IAS Prelims Exam: Economic Terms Explained - 2
The Knowledge of Economic Terms is very important to understand the basic Economic Policies and their implimentations. There is a need to understand the Economic Terminology in order to succesfully attempt the Questions of IAS Prelims Exam.
Failure to make repayment of the principal and interest on a debt e.g. sovereign debt (loan obtained by the government) to the lenders, say, international financial institutions, on the scheduled date, causing loss of credibility as a debtor.
A situation where the expenditure of the government exceeds its revenue.
It is a concept developed by demographer Frank Note stein in 1945 to describe the typical pattern of falling death and birth rates in response to better living conditions associated with economic development. Note stein identified three phases of demographic transition, pre-industrial, developing and modern industrialised societies. Later another phase, post-industrial was also included.
Allowing an individual or group of enterprises to produce goods and services which were hitherto produced by a particular individual or group of enterprises. In India, it refers to allowing large-scale industries to produce goods and services which were produced only by the small-scale industries.
A fall in the exchange rate which reduces the value of a currency in terms of other currencies.
A deliberate sale of a part of the capital stock of a company to raise resources and change the equity and/or management structure of a company.
Those self-employed workers who by and large, run their enterprises by hiring labourers.
An undertaking owned and operated by an individual or by group of individuals to produce and/or distribute goods and/or services mainly for the purpose of sale, whether fully or partly. Equities: Shares in the paid up capital or stock of a company whose holders are considered as owners of the company with voting rights and dividends in the profit.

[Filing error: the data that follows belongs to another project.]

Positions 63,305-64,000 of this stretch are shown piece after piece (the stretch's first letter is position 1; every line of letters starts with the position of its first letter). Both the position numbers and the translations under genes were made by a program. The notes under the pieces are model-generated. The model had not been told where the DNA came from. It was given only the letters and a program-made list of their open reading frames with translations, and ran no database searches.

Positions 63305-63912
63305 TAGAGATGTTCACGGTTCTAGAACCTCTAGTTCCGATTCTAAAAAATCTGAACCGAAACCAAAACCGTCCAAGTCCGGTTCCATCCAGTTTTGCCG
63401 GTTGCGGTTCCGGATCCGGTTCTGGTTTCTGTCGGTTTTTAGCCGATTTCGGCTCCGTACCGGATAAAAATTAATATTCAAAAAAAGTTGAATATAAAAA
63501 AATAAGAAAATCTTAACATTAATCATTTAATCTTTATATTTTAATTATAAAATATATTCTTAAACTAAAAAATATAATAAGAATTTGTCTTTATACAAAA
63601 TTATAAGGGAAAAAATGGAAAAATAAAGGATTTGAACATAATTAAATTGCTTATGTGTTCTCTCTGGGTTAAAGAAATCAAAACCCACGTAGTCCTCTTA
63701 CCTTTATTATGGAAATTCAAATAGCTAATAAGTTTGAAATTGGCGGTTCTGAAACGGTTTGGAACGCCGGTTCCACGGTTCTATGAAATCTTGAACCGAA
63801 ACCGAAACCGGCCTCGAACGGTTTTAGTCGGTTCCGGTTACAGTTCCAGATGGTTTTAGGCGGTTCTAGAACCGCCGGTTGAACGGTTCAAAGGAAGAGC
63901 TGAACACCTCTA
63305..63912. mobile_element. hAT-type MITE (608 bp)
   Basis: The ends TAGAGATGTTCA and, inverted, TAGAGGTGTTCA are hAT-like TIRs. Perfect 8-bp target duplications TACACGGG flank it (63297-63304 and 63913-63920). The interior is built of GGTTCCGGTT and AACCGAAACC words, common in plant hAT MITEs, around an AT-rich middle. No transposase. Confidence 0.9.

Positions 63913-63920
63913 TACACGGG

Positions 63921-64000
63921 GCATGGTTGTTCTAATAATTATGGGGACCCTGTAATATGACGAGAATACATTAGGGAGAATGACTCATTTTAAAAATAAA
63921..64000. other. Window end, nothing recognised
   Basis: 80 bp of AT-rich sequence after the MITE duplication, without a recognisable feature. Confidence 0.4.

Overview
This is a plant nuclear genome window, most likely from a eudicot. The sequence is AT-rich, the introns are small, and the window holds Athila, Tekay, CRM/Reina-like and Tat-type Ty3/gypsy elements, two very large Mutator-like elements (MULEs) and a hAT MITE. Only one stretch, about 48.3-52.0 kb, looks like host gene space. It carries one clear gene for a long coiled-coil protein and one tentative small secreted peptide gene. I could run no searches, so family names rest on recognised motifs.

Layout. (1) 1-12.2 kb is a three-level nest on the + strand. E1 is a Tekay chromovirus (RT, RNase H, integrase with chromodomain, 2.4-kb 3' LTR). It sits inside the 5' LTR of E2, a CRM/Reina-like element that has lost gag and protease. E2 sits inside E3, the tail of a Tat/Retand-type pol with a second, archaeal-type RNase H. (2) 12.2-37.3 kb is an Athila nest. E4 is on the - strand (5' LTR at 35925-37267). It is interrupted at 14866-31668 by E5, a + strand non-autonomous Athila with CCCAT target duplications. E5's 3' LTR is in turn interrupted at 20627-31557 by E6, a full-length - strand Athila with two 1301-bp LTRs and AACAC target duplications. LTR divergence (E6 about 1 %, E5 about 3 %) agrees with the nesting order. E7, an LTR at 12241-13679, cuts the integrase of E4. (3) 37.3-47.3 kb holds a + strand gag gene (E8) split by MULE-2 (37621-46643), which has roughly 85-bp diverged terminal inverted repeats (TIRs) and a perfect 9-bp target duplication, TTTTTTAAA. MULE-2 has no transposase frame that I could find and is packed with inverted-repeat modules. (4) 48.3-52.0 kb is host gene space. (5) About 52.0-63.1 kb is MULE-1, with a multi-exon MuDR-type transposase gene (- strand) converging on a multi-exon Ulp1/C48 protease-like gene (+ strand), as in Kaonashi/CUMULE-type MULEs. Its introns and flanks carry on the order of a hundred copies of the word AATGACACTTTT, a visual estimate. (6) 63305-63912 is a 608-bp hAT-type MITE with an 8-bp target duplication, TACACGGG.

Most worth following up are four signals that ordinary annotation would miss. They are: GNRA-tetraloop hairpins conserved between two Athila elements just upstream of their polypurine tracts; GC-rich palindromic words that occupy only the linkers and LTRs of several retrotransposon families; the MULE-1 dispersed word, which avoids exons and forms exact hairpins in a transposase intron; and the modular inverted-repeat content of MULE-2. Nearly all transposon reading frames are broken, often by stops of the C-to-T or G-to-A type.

An enterprise which has got at least one hired worker for major part of the period of operation in a year.
It is a union of twenty-five independent states founded to enhance political, economic and social cooperation within the European continent. The member countries of European Union are Austria, Belgium, Cyprus, Czech Republic, Denmark, Estonia, Finland, France, Germany, Greece, Hungary, Ireland, Italy, Latvia, Lithuania, Luxembourg, Netherlands, Portugal, Spain, Sweden, United Kingdom, Malta, Poland, Slovakia and Slovenia.
Taxes imposed on goods exported from a country.
A set of measures (including fiscal and commercial support measures and steps aimed at removal of trade barriers) taken by a government to promote the export of goods with a view to achieve higher economic growth and accumulation of foreign exchange earnings.
The economic policies of the government relating to its exports and imports.
A member who works without receiving wages in cash or in kind in a farm, an industry, business or trade conducted by the members of the family.
Institutions that engage in mobilisation and allocation of savings. They include commercial banks, cooperative banks, developmental banks and investment institutions.
The use of taxation and government expenditure to regulate the economic activities.
All the planned actions of a government in mobilising financial resources for meeting its expenditure and regulating the economic activities in a country.
Foreign Direct Investment
Investment of foreign assets into domestic structures, equipment and organisations. It does not include foreign investment into the stock markets. Foreign direct investment is thought to be more useful to a country than investments in the equity of its companies because equity investments are potentially ‘hot money’ which can leave at the first sign of trouble, whereas FDI is durable and generally useful whether things go well or badly.
Currency or bonds of another country.
Foreign Exchange Markets
A market in which currencies are bought and sold at rates of exchange fixed now, for delivery at specified dates in the future.
Foreign Institutional Investment
Foreign investments which come in the form of stocks, bonds, or other financial assets. This form of investment does not entail active management or control over the firms or investors.
Foreign Institutional Investors (FIIs)
Banking and non-banking financial institutions of foreign origin e.g. commercial banks, investment banks, mutual funds, pension funds or other such institutional investors (as distinct from the domestic financial institutions investing) whose investment in stocks and bonds in the country through stock markets have significant influence.
Formal Sector Establishments
All the public sector establishments and those private sector establishments which employ 10 or more hired workers.